Mobile health is taking off but what’s still in its way?

First, the good news: a growing class of mobile health apps are helping people do everything from lose weight to manage diabetes to chat and talk with doctors in real time. Investment in the sector is expected to increase by 25 percent for the next five years and, according to Chilmark Research, it could exceed $1.1 billion by 2017.
But healthcare innovation experts say the vast majority of mobile apps fail to engage consumers and the category as a whole has yet to win over doctors.
“Most of these apps are actually awful. There may be 12,000 apps out there but they’re not 12,000 good apps,” Chris Wasden, Global Healthcare Innovation Leader for PwC, said at the MedCity Converge health tech conference Tuesday. “They’re mostly bad apps that people rarely use.”
According to the Pew Internet & American Life Center, only ten percent of adult cell phone users in the U.S. have downloaded a health app, with some never using it or only using it once.
Wasden said effective apps reflect six principles – interoperability, integration (with doctors’ workflows and patients’ lives), intelligence, outcomes, socialization and engagement – but very few actually do that.
Aside from the issues with the apps themselves, he said recent research conducted by PwC found that even though patients are eager to adopt mobile health, doctors and the larger system surrounding them are reluctant to change things up.
“Consumers are demanding it,” he said. “Doctors see mobile healthcare being much more transformative and disruptive to their practice. This transformation and disruption is so painful that they’re very resistant to doing those changes.”
Interestingly, while some say it comes down to money, Wasden said it’s not just about paying doctors to accept the new technology because research shows that insurance companies are more willing to pay for mobile healthcare services than doctors are willing to provide them.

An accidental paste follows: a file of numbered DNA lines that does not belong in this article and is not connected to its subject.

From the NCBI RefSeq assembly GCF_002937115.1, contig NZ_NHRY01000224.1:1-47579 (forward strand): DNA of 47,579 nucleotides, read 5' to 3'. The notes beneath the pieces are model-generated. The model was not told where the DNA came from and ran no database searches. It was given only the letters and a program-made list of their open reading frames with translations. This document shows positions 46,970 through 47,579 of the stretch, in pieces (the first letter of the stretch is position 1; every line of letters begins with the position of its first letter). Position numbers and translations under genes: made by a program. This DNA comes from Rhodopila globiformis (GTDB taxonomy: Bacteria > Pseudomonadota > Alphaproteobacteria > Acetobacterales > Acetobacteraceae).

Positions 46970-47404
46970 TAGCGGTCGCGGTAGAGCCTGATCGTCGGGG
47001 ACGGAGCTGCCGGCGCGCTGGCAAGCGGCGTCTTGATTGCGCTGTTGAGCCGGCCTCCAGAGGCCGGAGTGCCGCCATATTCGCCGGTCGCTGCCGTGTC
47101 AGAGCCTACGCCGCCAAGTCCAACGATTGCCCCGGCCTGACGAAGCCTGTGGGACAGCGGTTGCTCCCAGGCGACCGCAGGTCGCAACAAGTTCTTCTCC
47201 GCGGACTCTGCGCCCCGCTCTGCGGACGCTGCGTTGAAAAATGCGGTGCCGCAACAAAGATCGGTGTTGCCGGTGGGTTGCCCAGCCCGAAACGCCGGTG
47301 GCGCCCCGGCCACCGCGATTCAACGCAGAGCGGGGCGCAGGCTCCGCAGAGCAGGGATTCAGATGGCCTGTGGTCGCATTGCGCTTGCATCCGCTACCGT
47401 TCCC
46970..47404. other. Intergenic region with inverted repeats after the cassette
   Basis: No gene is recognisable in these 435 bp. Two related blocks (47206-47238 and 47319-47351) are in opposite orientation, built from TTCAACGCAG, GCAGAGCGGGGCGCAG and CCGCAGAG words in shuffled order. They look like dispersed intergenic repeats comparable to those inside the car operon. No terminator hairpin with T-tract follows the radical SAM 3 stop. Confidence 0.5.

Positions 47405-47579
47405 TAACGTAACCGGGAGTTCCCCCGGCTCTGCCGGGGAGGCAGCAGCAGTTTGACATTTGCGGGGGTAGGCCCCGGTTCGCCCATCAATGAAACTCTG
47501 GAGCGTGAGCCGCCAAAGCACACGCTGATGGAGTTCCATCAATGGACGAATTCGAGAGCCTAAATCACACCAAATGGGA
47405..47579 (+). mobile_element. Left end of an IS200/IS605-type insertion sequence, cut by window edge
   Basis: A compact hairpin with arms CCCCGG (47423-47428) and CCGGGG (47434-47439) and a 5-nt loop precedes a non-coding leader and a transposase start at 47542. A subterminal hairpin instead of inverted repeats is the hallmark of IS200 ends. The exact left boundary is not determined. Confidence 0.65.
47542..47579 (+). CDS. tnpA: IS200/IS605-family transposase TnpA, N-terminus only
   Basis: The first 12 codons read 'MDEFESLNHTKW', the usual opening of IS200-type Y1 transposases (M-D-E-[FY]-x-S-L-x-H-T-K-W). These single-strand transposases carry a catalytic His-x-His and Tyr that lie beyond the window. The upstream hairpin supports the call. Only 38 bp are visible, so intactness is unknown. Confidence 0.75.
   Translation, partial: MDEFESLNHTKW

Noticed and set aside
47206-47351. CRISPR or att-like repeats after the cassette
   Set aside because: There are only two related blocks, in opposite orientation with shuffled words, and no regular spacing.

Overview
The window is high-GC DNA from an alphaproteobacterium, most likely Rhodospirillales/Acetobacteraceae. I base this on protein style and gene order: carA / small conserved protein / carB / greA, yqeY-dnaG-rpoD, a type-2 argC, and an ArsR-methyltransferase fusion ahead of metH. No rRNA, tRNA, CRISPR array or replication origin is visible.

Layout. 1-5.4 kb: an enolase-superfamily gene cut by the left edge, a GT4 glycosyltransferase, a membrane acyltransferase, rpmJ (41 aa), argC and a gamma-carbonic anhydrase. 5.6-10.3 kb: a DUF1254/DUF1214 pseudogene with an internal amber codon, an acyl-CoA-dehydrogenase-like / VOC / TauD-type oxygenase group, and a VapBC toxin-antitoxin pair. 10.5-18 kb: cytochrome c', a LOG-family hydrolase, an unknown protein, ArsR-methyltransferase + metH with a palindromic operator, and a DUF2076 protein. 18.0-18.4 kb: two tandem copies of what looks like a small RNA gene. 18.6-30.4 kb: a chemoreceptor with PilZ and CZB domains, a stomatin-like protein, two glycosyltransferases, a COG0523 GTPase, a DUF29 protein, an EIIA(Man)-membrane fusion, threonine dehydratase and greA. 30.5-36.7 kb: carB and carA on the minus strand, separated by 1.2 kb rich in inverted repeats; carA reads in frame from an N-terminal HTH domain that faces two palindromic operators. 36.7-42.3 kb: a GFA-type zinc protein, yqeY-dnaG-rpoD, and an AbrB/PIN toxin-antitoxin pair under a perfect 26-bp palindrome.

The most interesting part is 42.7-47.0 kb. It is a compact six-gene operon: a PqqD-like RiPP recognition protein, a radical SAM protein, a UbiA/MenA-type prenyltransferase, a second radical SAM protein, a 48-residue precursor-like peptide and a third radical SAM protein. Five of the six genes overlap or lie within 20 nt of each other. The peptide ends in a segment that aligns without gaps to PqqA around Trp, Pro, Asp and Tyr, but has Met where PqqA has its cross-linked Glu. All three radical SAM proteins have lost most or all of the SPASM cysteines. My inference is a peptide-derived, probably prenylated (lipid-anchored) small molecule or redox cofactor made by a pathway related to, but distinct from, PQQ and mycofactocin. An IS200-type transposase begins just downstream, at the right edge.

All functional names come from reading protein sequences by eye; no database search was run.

When asked, he added, physicians say their biggest concerns are the lack of training around mobile health, liability concerns and discomfort related to the new data it generates and its disruption to their workflow.
Brad Weinberg, MD, co-founder of NY-based health tech accelerator Blueprint Health, said another challenge founders of health apps (and other health tech products) face is a cultural mismatch between the traditional values of the medical community and accepted tenets of launching a startup.
“One of the biggest hurdles … is the balance between needing documented proven outcomes – which have their role and their place in the development of a company’s product – and just getting the initial validation that you’ve gotten something that people want and is really solving a key pain point,” he said.
Another challenge for mobile health, which was only briefly noted in the panels I listened to but cited as an issue by other health tech innovators I spoke to later, is the looming concern that FDA regulation will stifle innovation and investment. In July of last year, the agency issued its first draft guidance on the regulation of mobile health apps and only reviews a very small percentage of the total released to market. (When an app is used to diagnose patients or replace the role of a physician, it gets an FDA review.) But as the potential for more advanced functionality increases, the regulatory impact is likely to become a bigger concern.
Even now, Wasden said, the threat of FDA intervention incentivizes entrepreneurs to create apps that aren’t as useful as they could be. Even though consumers indicate that they want “intelligent” apps that can not just aggregate user data but also generate recommendations and insights, app developers deliberately avoid the opportunity.
“It’s a real weakness of most apps,” he said. “They’re so afraid of the FDA that they create themselves as dumb apps on purpose, so they can avoid an FDA review. “